Singing The Praises of Super Supers

supers5I truly don’t know how they do it. Alarms set at 4 a.m., clocking out to head home at 11 p.m., somehow rallying enough energy and enthusiasm to do it day after day after day.

They plunge headfirst into the drainage leak or septic problem, and then head inside to deal with whining from the most recent Member-Guest because the green speed on 12 was clearly (and intentionally!) .0004 faster than the green on 11.

They face decreasing maintenance budgets, difficulty in finding quality team members, and the ridiculous expectations at every club that all playing conditions MUST mirror those of Augusta National regardless of the slashing of greens fees to the sub-$30 level.

And yet, for reasons that escape me, the heroes of our game keep plodding along with care, sincerity, and the quiet commitment to excellence rarely found these days in other walks of life.

supers2These are the Super Supers, caretakers of the game, guardians of the grass, and it’s high time golfers appreciated the scope of things they do to help us enjoy the game.

A few years ago, I wrote a letter in defense of the PGA Professionals across America. It was motivated by the horrid treatment of a Pro from my part of the world (who has since landed a great gig in a much warmer part of the country). What I thought was going to be a regionally read column ended up going viral. Why? It had very little to do with the quality of the prose and everything to do with the reality that those fine men and women were experiencing a severe lack of appreciation at clubs of all sizes and budgets.

This is the same condition impacting Supers across the nation as they deal with unrealistic expectations, a lack of respect for their knowledge and education, potential burnout from a ridiculous schedule that would have you and me lined up outside the HR Director’s office door to file a formal protest, and a stunning lack of course maintenance participation on the part of the very golfers they serve. (Or is your course the only one where divots are filled and ball marks fixed?)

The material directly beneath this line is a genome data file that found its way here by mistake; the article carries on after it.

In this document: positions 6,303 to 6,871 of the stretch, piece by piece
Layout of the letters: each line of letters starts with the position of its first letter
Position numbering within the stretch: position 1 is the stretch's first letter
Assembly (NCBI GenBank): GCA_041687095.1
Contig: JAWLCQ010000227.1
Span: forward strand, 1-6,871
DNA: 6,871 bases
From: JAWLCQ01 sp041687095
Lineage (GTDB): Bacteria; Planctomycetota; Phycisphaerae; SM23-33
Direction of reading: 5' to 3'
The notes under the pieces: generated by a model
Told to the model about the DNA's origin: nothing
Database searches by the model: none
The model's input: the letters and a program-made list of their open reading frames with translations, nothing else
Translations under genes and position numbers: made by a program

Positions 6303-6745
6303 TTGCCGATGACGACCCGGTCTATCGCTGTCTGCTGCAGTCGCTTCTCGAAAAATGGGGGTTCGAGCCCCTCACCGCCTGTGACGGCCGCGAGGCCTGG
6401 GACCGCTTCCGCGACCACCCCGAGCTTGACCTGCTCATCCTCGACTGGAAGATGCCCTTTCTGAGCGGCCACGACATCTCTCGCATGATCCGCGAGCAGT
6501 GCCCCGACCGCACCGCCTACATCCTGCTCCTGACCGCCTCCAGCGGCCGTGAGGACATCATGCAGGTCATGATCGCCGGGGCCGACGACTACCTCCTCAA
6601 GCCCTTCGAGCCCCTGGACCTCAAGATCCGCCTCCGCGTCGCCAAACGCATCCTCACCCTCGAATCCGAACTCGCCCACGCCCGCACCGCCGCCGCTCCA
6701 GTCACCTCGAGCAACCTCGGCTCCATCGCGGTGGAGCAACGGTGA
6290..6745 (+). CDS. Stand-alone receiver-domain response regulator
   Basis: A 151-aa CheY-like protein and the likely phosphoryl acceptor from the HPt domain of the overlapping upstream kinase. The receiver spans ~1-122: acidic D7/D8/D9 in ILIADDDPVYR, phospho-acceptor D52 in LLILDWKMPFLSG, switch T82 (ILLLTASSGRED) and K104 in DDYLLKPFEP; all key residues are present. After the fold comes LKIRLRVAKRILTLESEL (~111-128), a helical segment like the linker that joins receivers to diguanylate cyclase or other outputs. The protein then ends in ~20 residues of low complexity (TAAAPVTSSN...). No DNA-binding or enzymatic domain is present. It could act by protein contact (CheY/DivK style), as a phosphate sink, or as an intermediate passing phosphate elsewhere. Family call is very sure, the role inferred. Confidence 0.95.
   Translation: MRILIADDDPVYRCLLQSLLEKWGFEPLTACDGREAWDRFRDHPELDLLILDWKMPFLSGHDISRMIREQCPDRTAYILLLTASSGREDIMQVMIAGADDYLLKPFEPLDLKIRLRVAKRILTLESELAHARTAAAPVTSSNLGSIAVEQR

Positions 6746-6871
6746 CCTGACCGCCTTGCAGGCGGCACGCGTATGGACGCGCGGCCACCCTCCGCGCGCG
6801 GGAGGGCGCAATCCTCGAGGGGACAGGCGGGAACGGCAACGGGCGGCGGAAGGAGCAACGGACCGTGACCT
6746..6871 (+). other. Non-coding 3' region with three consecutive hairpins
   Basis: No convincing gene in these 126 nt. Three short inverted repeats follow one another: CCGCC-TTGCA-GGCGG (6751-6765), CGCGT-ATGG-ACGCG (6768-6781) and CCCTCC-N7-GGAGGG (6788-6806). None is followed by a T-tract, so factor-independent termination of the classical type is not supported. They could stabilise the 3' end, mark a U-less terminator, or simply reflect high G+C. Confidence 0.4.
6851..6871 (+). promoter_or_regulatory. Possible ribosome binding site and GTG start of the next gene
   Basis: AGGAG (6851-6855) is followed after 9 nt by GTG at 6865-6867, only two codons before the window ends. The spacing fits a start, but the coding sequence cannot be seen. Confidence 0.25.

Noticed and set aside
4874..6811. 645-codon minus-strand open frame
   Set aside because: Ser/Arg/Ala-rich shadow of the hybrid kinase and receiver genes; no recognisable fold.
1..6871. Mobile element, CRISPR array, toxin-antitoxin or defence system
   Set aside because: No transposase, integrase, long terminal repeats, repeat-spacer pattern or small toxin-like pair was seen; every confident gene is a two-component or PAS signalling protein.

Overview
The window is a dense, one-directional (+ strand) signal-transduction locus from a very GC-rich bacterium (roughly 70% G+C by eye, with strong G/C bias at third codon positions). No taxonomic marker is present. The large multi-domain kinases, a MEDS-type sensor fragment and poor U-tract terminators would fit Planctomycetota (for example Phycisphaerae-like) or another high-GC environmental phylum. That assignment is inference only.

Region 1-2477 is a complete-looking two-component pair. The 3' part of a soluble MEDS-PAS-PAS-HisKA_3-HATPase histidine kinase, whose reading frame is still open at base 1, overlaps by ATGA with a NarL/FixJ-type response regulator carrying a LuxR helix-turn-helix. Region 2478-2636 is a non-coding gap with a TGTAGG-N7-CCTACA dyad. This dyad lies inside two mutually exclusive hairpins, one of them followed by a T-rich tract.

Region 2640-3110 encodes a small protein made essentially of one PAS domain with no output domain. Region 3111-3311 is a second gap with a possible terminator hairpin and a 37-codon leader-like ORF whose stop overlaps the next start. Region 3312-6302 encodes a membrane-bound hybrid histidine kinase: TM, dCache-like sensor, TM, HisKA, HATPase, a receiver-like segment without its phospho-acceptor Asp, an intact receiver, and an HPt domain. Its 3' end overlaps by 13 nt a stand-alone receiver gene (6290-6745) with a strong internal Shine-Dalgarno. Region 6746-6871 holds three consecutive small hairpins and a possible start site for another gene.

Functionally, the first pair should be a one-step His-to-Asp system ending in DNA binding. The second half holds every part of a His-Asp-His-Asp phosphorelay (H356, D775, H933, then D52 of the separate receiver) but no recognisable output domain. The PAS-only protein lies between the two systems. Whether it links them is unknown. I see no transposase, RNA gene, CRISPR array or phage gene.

supers1As we enter the cold (and flu) season in the Midwest, I’d like to thank the Super Supers who work so hard to make our game so enjoyable. The men and women who have studied turfgrass, environmental issues, mechanical repair, budgetary wizardry, personnel management, customer/member relations, and the unwritten ingredients of passion, dedication, and persistence – are the heroes of our game, redefining the concept of being “unsung.”

Thank you.

On behalf of those who pay attention and appreciate the little things you do, thank you.

On behalf of the morons who think you actually chose your aeration schedule to intentionally mess up their October rounds, thank you.

For all the members who forget that you are human and they aren’t on Tour, thank you.

For those moments when all you wanted to do was stay home with your family but instead climbed onto the Gator to head out to work on the busted sprinkler head, thank you.

Thank you for the times you bit your tongue when your ownership slashed your budget and told you to “figure it out,” – and you did.

Thank you for those moments when you were tucked around the corner watching while a 4-some mangled the Par 3, turning the bunker into an unrecognizable art project only to leave without touching a rake – and you didn’t Taser any of them.

Thank you for doing your best to stave off the pressure for revenue when you knew the frost delay was vital to protecting the course.

For the times you overheard someone totally fabricate their “qualified impression” of your green speeds, and you resisted the urge to correct them, thank you. Sometimes it’s best to just let fools be fools.

Thank you for bringing your dog to the course. It’s just cool.


While I could continue the gratitude list for a very long time, let me conclude with a word of caution to the Super Supers themselves. Please don’t lose your passion for excellence, but also don’t let your passion leave your family behind.

The hours you work are long, dangerously long. They will never relent, not will the expectations of those you serve. But none of it – NONE – is worth more than those special moments with your wife and/or kids. It’s true that you can usually catch your breath in the winter (if you’re somewhere cold), but family time can’t easily be recaptured.

Set your boundaries. Have the discussion with the boss(es). Stick to the plan. You’ll last longer, be happier, and the divots will still be there in the morning.

Thank you, Super Supers!

A Grateful Golfer


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